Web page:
Sharar worked in Lucknow and Hyderabad and even visited Europe. He wrote in various papers but from 1887 till the end of his life his name was synonymous with Dil Gudaz, the literary journal he founded and edited. It was on the pages of Dil Gudaz he serialized his history of Lucknow. Sharar was also a historian who wrote on various chapters of history of Arabia, Islam and Sind. But his history of Lucknow was more of a chronicle. And it is an amazing social document.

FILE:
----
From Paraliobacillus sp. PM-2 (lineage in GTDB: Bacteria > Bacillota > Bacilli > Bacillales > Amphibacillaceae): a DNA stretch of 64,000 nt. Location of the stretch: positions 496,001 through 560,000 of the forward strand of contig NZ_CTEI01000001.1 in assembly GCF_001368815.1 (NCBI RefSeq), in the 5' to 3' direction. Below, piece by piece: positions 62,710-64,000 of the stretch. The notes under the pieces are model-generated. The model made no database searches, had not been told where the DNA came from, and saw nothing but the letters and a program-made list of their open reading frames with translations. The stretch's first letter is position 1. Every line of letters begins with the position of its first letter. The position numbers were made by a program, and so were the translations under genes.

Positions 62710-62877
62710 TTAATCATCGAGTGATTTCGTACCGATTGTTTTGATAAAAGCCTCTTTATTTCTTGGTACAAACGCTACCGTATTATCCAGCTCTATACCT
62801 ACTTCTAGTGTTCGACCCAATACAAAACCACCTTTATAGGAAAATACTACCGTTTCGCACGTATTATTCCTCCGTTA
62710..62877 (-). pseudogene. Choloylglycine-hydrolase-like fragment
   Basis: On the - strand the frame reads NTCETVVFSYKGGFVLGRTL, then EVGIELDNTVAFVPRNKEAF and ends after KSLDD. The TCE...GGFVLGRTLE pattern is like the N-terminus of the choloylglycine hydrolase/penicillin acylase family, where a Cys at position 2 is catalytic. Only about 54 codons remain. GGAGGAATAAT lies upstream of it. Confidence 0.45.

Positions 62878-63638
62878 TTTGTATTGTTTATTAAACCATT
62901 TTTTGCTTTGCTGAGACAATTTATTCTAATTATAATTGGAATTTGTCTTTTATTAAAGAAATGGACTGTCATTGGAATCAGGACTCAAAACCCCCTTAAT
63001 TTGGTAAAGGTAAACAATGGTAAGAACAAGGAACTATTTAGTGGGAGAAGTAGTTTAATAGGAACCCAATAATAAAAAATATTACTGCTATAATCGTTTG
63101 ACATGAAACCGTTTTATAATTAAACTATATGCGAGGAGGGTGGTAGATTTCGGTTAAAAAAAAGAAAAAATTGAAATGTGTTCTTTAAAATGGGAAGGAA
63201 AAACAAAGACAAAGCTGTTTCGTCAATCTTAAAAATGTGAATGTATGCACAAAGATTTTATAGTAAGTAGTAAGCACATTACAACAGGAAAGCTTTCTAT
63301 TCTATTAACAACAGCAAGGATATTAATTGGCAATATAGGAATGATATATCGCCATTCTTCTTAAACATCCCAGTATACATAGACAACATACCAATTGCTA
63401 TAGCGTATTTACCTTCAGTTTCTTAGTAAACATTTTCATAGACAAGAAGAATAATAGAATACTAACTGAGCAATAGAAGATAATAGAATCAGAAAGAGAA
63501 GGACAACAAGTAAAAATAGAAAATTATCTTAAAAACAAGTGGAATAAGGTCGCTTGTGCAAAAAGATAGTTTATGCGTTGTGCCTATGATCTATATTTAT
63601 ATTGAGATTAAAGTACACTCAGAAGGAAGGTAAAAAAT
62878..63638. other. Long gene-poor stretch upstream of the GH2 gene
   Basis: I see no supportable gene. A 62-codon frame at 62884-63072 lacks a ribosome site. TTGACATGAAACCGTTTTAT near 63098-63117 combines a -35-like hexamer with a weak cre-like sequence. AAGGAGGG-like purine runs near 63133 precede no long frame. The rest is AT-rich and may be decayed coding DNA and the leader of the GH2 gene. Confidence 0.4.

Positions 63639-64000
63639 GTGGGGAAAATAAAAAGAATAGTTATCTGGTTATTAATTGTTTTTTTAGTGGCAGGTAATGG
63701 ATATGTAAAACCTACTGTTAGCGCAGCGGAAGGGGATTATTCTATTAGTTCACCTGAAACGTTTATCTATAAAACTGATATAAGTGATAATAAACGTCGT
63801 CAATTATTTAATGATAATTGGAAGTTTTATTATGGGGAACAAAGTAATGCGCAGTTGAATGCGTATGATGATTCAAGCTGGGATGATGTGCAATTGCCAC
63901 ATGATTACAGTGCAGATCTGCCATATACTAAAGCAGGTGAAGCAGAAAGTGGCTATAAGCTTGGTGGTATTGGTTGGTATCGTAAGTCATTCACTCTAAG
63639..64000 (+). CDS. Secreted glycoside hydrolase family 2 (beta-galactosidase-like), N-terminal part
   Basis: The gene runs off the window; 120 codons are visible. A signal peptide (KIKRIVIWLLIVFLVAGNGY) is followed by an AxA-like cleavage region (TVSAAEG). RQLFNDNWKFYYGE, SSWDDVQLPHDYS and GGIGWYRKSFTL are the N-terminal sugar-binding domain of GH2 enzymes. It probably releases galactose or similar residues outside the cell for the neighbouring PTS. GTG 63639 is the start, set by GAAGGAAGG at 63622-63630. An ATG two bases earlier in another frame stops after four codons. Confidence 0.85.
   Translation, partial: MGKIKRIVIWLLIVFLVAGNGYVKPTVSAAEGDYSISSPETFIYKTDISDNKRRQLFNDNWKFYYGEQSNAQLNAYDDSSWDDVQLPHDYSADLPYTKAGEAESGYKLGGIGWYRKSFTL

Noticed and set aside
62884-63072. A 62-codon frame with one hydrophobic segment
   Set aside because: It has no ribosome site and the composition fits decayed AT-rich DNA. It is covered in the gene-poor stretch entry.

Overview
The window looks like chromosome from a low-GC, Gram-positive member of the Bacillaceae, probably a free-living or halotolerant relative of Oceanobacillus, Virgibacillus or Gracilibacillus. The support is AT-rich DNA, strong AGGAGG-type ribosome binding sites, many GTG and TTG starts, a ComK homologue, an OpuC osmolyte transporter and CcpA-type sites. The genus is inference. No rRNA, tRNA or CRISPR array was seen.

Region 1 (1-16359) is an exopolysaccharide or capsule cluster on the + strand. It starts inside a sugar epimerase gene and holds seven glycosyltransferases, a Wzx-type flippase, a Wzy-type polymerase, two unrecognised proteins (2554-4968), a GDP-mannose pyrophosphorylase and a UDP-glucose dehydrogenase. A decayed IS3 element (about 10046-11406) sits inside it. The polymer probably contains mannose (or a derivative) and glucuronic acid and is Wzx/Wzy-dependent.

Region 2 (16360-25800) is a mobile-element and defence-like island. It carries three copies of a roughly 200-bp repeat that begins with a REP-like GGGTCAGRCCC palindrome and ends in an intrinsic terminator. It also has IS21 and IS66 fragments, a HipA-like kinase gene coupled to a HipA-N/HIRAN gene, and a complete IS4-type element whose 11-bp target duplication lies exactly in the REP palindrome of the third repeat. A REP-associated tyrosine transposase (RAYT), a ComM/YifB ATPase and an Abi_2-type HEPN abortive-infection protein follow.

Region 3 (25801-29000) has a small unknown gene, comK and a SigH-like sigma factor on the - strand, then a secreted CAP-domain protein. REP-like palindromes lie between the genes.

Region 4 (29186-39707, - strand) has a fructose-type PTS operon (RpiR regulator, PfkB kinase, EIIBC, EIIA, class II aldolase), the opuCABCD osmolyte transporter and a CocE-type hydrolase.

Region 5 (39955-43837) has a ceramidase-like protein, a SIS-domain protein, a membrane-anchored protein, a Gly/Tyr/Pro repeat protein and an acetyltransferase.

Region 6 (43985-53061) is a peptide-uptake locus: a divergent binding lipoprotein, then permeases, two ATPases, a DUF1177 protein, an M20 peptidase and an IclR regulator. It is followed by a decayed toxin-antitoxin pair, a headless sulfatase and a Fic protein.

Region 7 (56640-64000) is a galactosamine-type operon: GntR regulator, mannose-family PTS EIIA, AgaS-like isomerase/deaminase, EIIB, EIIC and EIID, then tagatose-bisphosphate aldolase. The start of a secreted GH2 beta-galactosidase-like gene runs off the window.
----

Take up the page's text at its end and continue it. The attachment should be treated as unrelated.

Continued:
Fakhir Hussain (one of Sharar’s translators) said in his note to the OUP Paperback edition, “Sharar witnessed and recorded the twilight of his culture before its journey into the night. His scholarship and insight provided additional credence to his study.” Written from 1913 to around 1920, these articles were titled by Sharar “Hindustan Mein Masriqi Tamaddun Ka Akhri Namuna” – the Last Example of Oriental Culture in India. Sharar did write about political history, he gave a brief history of the house of Sadaat and the rise of Awadh, the splendour of Faizabad and the shifting of capital to Lucknow. He also described the life in exile at Metiyaburz in Calcutta. But the most breath taking was the enormous social canvas Sharar drew with such competence. Here he authoritatively described not only well known art and crafts, stories of famous courtesans and different aspects of Urdu literature but also touched upon subtle forms of Lucknowi etiquette and mysteries of Yunani medicine. He passionately wrote about food – different delicacies, confectionaries, systems of water-cooling to preparation and serving of betel-leaf. He described different forms of headgears and palanquins, hair fashions and quail-fighting, peculiar ways of telling time and from wedding procession to funeral services – all with graphic details and great passion laced with justifiable pride. Comparisons were frequently made – both with foreign (Arabic and Persian) and Indian precedents and at times Lucknow’s humbleness was conceded but that pride is unmistakable. But above all what makes the entire description really informative and charming is Sharar’s way of looking at things coupled with his in-depth research (using traditional oral and written sources).